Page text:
Thursday, November 26, 2015

How to understand North Korea's bluster

If you want to understand the nuclear bluster of North Korea's dictator, I'd suggest reading two fascinating books on the lives of some of the few defectors who have made it out alive.

How to understand North Korea's bluster

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        If you want to understand the nuclear  bluster of North Korea’s dictator, I’d suggest reading two fascinating books on the lives of some of the few defectors who have made it out alive.            

        It’s no wonder that Kim Jong-un has to engage in nuclear theatrics (although he failed to conduct an expected missile test today on the birthday of his grandfather, North Korea’s  founder, Kim Il Sung). He can only maintain his huge military machine by conducting the most vicious repression of a starved population and by keeping them ignorant of the outside world.

          Nothing to Envy, by Barbara Demick, a longtime, former Inquirer staffer, now the  Beijing bureau chief of the L.A. Times, offers  a rare, detailed portrait of life inside the Hermit Kingdom. By conducting extensive interviews in China and in Seoul with North Koreans defectors from one particular town, she was able to piece together the stories of six North Koreans – including a couple of teenaged lovers as well as a model factory worker who thought she loved Kim Il Sung more than life.  

         Read it and you understand how North Koreans are so brutalized they can’t imagine rebellion. Very few manage to escape to South Korea, and as I learned when interviewing defectors in Seoul, they are often so physically and psychologically damaged they have great difficulty building new lives.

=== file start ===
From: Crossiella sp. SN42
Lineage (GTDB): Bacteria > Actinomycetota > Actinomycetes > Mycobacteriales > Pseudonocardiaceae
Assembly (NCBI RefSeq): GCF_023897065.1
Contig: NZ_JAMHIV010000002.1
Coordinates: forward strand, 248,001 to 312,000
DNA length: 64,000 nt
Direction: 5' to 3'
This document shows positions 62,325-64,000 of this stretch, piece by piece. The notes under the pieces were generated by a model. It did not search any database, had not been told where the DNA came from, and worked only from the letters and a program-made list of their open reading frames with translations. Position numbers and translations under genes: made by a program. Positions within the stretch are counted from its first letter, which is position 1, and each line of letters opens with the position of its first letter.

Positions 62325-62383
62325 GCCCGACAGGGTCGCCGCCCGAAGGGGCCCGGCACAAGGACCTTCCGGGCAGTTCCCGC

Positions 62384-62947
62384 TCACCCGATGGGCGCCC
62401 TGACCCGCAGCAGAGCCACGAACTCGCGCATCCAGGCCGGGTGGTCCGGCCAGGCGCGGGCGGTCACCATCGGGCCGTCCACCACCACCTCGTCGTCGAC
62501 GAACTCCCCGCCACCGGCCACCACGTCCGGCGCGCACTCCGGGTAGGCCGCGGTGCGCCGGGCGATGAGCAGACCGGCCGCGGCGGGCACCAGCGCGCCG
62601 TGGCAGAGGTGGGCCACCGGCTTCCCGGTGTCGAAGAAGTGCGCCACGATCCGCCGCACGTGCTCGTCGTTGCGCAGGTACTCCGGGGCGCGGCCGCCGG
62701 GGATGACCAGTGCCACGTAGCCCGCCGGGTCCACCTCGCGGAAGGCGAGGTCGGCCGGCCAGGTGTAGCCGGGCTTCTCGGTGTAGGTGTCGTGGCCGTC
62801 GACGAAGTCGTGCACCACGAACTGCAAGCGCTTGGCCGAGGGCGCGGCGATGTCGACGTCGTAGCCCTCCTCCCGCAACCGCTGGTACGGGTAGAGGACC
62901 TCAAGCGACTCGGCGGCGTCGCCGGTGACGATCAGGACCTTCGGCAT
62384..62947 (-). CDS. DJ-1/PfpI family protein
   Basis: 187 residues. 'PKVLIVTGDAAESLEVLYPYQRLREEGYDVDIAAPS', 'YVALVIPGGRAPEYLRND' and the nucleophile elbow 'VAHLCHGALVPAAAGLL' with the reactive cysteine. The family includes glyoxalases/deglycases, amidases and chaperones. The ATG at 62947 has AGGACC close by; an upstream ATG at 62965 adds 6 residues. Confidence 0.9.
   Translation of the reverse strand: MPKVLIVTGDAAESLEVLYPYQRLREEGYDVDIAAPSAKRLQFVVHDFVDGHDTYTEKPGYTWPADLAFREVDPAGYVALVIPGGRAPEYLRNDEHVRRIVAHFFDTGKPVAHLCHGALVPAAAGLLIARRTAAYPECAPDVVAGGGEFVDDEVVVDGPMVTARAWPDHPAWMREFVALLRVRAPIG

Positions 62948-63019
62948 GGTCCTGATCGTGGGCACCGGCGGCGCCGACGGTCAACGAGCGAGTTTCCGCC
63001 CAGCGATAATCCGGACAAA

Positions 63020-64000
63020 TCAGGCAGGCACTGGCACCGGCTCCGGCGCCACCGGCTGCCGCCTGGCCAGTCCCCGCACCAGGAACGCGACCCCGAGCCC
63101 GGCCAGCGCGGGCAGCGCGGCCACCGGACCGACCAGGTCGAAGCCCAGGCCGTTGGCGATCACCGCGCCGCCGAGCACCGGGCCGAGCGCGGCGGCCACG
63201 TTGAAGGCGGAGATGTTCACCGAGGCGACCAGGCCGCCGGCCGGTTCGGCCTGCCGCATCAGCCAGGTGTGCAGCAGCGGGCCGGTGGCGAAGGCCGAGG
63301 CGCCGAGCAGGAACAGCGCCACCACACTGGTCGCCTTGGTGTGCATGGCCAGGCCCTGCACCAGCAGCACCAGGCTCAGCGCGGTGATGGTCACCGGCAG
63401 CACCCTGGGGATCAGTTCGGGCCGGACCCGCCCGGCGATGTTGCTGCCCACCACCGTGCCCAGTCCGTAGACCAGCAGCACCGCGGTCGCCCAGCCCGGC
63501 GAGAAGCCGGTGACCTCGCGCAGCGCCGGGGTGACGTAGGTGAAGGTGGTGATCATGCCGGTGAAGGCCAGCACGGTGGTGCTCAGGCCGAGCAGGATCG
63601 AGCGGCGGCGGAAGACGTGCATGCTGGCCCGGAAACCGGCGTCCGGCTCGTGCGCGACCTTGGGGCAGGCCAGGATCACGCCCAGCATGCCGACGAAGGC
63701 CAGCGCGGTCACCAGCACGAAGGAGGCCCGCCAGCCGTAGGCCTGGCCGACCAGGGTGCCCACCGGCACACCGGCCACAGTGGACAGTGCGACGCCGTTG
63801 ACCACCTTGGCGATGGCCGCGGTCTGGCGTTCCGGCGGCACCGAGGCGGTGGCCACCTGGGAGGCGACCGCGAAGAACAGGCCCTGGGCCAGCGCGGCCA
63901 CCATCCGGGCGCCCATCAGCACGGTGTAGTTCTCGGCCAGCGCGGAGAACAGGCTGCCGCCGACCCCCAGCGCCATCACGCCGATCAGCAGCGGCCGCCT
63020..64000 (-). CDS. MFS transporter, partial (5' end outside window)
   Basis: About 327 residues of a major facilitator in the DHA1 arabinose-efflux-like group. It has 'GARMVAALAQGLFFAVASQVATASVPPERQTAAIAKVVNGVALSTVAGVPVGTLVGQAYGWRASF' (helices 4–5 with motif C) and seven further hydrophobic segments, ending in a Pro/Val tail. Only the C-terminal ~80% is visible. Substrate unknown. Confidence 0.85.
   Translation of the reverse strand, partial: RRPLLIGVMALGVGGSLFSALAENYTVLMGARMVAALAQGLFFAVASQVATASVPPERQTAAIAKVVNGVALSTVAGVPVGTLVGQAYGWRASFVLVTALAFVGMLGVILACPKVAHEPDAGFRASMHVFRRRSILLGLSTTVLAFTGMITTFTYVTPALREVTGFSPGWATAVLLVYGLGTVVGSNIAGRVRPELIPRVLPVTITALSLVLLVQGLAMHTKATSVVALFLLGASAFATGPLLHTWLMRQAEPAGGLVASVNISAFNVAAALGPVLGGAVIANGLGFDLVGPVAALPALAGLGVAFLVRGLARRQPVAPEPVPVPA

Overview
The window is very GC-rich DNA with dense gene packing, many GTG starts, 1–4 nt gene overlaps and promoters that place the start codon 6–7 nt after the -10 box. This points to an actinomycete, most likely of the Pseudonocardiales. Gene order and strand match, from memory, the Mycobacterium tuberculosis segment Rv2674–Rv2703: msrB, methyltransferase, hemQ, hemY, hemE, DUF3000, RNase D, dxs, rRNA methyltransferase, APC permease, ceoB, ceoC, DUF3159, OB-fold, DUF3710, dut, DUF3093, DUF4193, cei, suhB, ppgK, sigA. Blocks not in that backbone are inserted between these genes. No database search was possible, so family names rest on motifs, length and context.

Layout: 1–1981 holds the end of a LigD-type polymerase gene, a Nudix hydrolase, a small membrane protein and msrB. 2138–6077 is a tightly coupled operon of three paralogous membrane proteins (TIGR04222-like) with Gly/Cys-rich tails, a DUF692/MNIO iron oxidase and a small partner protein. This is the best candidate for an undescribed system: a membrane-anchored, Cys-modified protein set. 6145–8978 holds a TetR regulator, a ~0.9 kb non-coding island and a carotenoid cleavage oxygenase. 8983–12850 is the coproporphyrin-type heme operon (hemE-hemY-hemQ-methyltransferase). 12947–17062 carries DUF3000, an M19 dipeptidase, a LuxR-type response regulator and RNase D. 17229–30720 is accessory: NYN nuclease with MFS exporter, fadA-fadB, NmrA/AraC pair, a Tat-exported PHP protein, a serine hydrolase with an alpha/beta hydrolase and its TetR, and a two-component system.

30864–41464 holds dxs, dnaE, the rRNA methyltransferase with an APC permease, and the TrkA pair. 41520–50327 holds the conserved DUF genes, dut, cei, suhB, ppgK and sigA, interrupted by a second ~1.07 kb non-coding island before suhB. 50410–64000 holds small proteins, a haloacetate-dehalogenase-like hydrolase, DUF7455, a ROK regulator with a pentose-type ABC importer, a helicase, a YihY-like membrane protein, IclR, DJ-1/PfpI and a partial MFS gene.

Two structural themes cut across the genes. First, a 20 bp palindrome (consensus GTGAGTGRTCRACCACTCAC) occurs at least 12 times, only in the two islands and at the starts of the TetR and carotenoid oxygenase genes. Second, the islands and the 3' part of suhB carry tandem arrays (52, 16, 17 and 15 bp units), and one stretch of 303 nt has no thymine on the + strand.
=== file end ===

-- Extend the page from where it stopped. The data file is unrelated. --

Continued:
Escape from Camp 14 by Blaine Harden, goes one step further, writing a biography of Shin Dong Hyok, the only known North Korean defector who was born in and then escaped from one of North Korea’s massive gulags for political prisoners – known as  “total-control zones.” In these camps, three generations of relatives of those deemed hostile by the regime – including parents, children, siblings and grandparents - are condemned to death from starvation and draconian hard labor or beatings.   

         When North Korea finally collapses the world will learn of human rights abuses that match the horrors of Nazi concentration camps or the auto-genocide of Pol Pot’s Khmer Rouge in Cambodia.  Only by keeping his population weak, tired and cut off from the world – with no access to internet, TV or radio, except for state propaganda - can Kim maintain power. 

         His current bravado is meant as much to demonstrate his invincibility to his own people, as it is to convince the world.    

Inquirer Opinion Columnist
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About this blog

Trudy Rubin’s Worldview column runs on Thursdays and Sundays. Over the past decade she has made multiple trips to Iraq, Pakistan, Afghanistan, Egypt, Turkey, Israel and the West Bank and also written from Syria, Tunisia, Lebanon, Iran, Russia, Ukraine, South Korea and China. She is the author of Willful Blindness: the Bush Administration and Iraq, a book of her columns from 2002-2004. In 2001 she was a finalist for the Pulitzer Prize in commentary and in 2008 she was awarded the Edward Weintal prize for international reporting. In 2010 she won the Arthur Ross award for international commentary from the Academy of American Diplomacy.

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Trudy Rubin Inquirer Opinion Columnist
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